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Talking MA Politics The political side of Ma (Public Sector only, not your child's placement and the politics therein or perceived)

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  #11  
Old 10-20-2011
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October 20, 2011
The Economic Disappointment of Generation O
By Diana Furchtgott-Roth

WASHINGTON--Yet another resumé arrived in my email box this week, from a young man who graduated with a BA in economics and a minor in math last May, and has yet to find a job. He's a graduate of York College of Pennsylvania, with summer job experience as an engineering technician at the Patuxent River Naval Air Station in Maryland.

Unable to find a job in an economy with persistently high unemployment because of weak job growth, Anthony Lewis is now looking for an unpaid internship. As a new entrant to the labor force he doesn't get unemployment insurance. He's just looking for a job.

Anthony is not alone. The unemployment rate in 2010 for newly graduated men and women with bachelor degrees was 9.2 percent, far higher than the 5.1 percent rate such adults experienced in 2005.

This is Generation O: the age cohort that contributed, registered, volunteered and voted for Barack Obama with greater intensity than we have seen since at least the 1960 presidential election. Since then, the effect of President Obama's failed economic policies has fallen most disproportionately on them.

The unemployment rates among Generation O not only suggest personal disappointment, but also large and lasting implications for them and for society.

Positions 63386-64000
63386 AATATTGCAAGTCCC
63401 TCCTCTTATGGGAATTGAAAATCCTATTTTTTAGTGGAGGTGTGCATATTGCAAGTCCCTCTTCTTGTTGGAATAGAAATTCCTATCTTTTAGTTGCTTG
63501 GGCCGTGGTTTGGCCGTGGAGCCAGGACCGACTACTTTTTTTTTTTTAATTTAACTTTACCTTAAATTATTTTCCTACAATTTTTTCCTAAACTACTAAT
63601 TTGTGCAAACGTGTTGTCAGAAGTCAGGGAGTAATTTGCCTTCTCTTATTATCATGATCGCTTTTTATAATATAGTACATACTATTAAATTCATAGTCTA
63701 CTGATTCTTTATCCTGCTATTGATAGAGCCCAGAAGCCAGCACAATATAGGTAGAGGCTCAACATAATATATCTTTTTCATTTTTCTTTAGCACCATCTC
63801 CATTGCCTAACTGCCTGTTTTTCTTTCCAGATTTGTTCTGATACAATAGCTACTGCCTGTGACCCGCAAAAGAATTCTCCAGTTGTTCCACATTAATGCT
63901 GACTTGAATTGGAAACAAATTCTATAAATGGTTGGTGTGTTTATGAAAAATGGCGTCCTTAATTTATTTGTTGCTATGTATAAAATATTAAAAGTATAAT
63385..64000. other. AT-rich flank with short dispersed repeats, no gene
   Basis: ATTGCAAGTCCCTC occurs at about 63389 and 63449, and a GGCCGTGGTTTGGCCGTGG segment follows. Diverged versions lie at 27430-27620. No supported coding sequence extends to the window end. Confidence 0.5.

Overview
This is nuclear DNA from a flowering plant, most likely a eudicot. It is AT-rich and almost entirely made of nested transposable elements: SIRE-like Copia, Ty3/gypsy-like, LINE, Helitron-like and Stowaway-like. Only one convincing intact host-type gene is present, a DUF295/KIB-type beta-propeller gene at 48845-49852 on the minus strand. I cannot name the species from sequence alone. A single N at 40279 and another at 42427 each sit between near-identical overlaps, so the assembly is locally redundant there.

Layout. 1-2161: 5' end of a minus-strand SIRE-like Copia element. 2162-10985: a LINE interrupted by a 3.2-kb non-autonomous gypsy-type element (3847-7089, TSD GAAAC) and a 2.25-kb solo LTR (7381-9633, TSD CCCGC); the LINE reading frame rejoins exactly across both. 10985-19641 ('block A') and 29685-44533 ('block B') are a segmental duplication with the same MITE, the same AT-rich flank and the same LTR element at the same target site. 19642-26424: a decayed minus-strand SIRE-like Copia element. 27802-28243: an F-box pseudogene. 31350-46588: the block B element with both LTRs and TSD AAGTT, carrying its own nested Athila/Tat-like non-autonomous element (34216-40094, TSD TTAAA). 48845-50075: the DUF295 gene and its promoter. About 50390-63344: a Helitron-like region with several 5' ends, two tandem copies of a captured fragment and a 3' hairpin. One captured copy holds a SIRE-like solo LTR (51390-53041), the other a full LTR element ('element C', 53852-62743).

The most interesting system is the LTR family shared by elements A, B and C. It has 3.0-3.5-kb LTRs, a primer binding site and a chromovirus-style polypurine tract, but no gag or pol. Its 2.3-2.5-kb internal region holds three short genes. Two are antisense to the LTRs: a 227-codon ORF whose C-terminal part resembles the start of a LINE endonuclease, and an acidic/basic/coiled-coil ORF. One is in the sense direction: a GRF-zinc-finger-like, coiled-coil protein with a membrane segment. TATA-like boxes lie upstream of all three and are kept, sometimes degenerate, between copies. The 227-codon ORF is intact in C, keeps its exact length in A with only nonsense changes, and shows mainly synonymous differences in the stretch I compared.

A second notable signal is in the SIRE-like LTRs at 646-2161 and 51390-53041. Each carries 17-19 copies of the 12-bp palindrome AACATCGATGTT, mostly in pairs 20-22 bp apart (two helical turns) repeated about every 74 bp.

A paper forthcoming in the American Economic Journal Applied Economics found that graduating in a recession leads to earnings losses that last for 10 years after graduation.

The authors, University of Toronto economics professor Philip Oreopoulos, Columbia University professor Till von Wachter, and economist Andrew Heisz of Statistics Canada, found that earnings losses are greater for new entrants to the labor force than for existing workers, who might see smaller raises, but who have jobs. In addition, recessions lead workers to accept employment in small firms that pay lower salaries.

That, in turn, may help to explain why there is in our country a creeping fear of downward mobility, a prospect that Generation O will not do as well as their parents.

Young male graduates have been particularly adversely affected, with an unemployment rate of 11 percent, compared to 7.9 percent for women. Five years ago male graduates had an unemployment rate of 5.8 percent, and the rate for females was 4.5 percent.

This divergence in male and female unemployment rates was a product of the last decade. In 2000 young men and women graduates had similar unemployment rates.

This is puzzling because young men tend to major in science, technology, engineering, math, and business, fields that should be in demand. However, young women may be finding jobs in the service sector, particularly education and health care, which has seen steady growth during the recession.

How would Generation O fare if they remained in school, and earned a master's degree? Not that much better. The unemployment rate for MA degree holders was 7.7 percent in 2010, up from 4.6 percent in 2005.